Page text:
NEA President: Disturbing data should serve as call to action
Van Roekel responds to Education Department’s civil rights data
WASHINGTON - March 06, 2012 -
Today, the U.S. Department of Education’s Office for Civil Rights released data showing that minority students face disparities regarding curricula, teacher experience and discipline. The National Education Association (NEA) is pleased that the Department is working to address civil rights and equity issues.
“Releasing the data is only the first step,” said Dennis Van Roekel, president of NEA and a member of the Department of Education’s Equity and Excellence Commission. “The quality of education should not be determined by race or income. The disparities highlighted in this report should serve as a call to action for all of us. To educate the whole child, we need to meet students where they are and involve the entire community in removing the obstacles that hinder their overall well-being and academic success.”
Schools need the resources to help address students’ unique circumstances such as: learning English in addition to other coursework, being homeless, or being caught in a cycle of generational poverty. Through its Priority Schools Campaign, NEA is leading efforts to provide on-site, targeted support and resources.
Many high-poverty schools are chronically underfunded, understaffed and don’t have the resources needed to recruit and retain experienced teachers. NEA has long supported additional compensation for educators in hard-to-staff schools.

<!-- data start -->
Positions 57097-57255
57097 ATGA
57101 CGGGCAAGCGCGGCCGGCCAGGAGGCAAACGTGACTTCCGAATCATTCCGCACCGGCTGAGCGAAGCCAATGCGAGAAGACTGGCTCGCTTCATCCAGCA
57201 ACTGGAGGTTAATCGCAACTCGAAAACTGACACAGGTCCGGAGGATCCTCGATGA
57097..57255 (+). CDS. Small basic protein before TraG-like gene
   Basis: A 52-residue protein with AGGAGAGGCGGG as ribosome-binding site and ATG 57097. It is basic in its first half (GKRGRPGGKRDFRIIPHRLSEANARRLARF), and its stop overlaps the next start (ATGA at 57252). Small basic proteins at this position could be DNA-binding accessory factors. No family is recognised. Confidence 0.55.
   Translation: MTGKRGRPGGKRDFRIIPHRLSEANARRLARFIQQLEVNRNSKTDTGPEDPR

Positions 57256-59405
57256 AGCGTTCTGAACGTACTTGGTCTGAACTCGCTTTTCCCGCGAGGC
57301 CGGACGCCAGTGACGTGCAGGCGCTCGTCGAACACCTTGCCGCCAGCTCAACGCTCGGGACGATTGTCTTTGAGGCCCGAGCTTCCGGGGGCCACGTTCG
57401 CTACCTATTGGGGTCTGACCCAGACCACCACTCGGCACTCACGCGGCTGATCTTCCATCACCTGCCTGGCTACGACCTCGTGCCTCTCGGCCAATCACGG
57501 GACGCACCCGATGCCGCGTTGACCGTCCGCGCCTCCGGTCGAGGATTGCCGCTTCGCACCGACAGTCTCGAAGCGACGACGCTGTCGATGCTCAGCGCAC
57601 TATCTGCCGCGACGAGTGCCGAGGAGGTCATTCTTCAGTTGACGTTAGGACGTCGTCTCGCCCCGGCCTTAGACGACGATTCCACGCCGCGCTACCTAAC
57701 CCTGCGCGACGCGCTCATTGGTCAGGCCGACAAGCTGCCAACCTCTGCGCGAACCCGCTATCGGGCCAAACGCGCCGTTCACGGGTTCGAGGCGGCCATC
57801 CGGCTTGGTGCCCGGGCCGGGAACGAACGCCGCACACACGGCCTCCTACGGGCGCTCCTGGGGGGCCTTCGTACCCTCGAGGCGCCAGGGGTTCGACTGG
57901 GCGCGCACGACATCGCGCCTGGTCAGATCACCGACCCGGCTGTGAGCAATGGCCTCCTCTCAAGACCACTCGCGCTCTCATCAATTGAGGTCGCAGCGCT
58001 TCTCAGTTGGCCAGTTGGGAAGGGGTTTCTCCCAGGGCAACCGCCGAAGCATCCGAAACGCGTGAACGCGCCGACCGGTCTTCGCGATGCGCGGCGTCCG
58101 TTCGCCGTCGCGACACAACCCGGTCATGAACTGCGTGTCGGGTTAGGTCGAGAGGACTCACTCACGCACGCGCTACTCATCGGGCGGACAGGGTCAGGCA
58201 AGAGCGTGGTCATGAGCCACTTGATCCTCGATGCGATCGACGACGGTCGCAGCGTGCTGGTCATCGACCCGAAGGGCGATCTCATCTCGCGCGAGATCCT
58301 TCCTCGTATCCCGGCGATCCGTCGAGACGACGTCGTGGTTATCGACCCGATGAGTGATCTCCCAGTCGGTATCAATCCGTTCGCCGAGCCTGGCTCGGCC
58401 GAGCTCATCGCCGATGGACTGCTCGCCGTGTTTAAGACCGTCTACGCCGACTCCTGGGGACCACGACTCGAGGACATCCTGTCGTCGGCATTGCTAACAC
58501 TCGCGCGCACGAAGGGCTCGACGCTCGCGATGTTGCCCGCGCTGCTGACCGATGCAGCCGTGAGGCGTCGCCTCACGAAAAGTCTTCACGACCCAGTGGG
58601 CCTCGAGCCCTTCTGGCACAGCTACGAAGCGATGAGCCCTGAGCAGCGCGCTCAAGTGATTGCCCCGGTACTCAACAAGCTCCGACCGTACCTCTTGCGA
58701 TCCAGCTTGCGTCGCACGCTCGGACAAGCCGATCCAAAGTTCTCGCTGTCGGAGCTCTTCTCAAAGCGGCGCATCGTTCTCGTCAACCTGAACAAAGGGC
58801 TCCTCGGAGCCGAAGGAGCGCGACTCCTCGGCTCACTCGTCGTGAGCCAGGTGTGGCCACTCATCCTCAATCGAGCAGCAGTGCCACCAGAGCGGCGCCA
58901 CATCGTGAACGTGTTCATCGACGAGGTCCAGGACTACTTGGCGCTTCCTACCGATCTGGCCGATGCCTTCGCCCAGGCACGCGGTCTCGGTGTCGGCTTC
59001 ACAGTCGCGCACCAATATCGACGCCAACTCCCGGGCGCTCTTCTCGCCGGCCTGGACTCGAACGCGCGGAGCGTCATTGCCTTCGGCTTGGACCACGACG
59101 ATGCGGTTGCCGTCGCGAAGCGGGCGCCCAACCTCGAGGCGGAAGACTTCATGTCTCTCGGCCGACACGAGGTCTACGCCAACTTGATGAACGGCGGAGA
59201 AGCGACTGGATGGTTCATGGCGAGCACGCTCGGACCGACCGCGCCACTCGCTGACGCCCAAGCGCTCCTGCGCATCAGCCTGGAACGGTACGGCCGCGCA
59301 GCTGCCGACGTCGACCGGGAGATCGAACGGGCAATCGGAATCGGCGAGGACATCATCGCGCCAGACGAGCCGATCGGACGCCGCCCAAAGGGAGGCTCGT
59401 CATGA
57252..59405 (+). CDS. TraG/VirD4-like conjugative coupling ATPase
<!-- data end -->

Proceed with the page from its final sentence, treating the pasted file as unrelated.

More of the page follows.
“I look forward to continuing to work with Secretary Arne Duncan to examine disparities, uncover persistent school climate challenges and most importantly, help develop solutions that work for all students, not just those from affluent neighborhoods,” added Van Roekel. “We’re deeply committed to the success of each student, and NEA has long advocated for equity in schools across America. All students need great teachers and access to a challenging and comprehensive curriculum, and they deserve to be treated fairly.”
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The National Education Association is the nation’s largest professional employee organization, representing more than 3 million elementary and secondary teachers, higher education faculty, education support professionals, school administrators, retired educators and students preparing to become teachers.
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